The third planet from the sun is, in scientific terms, quite similar to the first two. In fact, the four planets of the inner solar system (Mercury, Venus, Earth and Mars) all share rock and metal as their primary ingredients. Each of these so-called terrestrial planets has a solid surface, unlike the gaseous planets of the outer solar system.
Perhaps Earth's most distinguishing factor, at least from our point of view, is the presence of water, which contributed to the formation of life some 3,000 million years ago. Most of us ought also to be fond of Earth's unique atmosphere, rich in life-sustaining nitrogen and oxygen.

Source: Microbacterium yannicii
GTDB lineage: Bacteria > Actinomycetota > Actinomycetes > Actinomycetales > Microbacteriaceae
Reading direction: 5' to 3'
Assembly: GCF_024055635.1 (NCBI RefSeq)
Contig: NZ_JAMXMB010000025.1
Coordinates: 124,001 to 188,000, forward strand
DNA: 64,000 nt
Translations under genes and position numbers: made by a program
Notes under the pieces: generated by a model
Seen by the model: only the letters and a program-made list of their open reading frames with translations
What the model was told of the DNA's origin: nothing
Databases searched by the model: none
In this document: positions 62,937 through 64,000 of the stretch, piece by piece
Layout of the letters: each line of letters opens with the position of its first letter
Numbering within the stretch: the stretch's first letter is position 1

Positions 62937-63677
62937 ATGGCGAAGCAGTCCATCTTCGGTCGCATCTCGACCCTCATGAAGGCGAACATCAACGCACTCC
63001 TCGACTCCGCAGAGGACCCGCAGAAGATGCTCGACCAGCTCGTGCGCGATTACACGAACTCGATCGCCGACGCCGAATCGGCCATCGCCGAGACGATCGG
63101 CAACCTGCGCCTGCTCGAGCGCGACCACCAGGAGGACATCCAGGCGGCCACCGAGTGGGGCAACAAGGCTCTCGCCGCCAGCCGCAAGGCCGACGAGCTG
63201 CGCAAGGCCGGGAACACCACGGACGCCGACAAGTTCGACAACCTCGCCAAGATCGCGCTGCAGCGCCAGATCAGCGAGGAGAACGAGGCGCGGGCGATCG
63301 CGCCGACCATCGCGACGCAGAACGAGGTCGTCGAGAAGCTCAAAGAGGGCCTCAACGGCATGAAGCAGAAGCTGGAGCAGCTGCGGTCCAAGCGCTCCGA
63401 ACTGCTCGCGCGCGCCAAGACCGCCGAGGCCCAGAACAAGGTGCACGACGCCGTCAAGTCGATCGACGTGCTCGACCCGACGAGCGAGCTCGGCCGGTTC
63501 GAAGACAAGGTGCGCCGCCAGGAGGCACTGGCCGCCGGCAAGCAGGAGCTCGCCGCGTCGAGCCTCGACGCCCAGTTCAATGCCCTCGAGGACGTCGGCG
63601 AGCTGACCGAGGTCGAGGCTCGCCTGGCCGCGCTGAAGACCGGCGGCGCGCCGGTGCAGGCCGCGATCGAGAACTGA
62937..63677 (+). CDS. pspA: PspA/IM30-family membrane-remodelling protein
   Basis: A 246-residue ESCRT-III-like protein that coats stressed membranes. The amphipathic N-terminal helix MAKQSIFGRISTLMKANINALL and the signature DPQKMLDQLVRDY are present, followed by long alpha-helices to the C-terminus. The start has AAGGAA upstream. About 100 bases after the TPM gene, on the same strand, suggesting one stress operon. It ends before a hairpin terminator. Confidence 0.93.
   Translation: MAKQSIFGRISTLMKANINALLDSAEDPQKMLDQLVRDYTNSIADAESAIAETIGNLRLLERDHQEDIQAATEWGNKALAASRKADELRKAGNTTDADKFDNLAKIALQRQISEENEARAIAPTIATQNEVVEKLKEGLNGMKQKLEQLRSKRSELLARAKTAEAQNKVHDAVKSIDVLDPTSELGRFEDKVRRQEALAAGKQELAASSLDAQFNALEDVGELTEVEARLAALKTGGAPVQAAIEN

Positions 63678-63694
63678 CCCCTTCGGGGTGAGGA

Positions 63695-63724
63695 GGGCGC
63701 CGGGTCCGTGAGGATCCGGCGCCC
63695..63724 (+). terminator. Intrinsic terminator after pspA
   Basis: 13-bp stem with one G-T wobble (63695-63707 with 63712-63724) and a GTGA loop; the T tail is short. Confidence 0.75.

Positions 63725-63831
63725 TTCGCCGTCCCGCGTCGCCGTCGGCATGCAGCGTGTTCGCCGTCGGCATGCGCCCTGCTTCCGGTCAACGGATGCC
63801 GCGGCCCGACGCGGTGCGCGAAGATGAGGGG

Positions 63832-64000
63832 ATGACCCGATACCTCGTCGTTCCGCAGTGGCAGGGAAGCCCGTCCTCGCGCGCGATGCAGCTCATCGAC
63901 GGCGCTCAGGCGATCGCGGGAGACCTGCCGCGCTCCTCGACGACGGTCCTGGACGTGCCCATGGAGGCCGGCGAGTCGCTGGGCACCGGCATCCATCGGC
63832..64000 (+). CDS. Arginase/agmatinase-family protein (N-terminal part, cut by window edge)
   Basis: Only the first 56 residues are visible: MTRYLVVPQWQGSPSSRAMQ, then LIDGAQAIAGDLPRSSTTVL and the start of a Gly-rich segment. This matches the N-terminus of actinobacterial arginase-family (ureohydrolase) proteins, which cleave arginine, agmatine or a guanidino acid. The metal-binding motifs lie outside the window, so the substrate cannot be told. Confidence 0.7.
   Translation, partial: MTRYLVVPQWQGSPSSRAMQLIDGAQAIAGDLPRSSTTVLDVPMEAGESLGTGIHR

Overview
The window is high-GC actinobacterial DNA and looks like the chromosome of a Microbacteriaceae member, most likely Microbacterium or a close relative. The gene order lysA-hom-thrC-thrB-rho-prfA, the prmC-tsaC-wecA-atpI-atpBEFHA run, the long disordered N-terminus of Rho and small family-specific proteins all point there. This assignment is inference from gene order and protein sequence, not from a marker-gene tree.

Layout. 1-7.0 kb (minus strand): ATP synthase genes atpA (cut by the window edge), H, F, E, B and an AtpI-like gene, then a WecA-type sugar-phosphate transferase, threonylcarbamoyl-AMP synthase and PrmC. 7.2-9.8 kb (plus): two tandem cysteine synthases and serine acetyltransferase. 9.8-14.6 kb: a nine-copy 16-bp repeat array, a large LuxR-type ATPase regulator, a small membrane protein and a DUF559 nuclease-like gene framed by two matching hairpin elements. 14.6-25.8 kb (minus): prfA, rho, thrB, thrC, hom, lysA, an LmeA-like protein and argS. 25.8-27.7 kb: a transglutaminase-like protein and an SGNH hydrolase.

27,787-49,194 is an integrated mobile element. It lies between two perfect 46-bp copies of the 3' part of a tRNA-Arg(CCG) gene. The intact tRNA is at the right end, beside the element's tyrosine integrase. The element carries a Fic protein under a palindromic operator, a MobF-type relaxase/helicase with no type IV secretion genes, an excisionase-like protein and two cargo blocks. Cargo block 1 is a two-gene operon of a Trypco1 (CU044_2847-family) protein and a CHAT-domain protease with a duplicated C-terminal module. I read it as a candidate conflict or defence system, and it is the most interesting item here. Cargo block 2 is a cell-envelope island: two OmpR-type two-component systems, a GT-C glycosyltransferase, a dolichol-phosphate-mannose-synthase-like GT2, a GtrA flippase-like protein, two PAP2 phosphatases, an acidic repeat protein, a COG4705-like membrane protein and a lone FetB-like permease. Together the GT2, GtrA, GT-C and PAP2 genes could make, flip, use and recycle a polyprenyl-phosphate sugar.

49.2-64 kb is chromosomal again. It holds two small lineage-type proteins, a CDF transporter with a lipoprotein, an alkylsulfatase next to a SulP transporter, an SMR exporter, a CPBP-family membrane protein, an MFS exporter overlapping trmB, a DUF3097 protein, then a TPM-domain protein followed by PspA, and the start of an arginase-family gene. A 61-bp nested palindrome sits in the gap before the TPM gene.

The Earth's surface rotates about its axis at 1,532 feet per second - slightly over 1,000 miles per hour - at the equator, and the planet zips around the sun at more than 18 miles per second.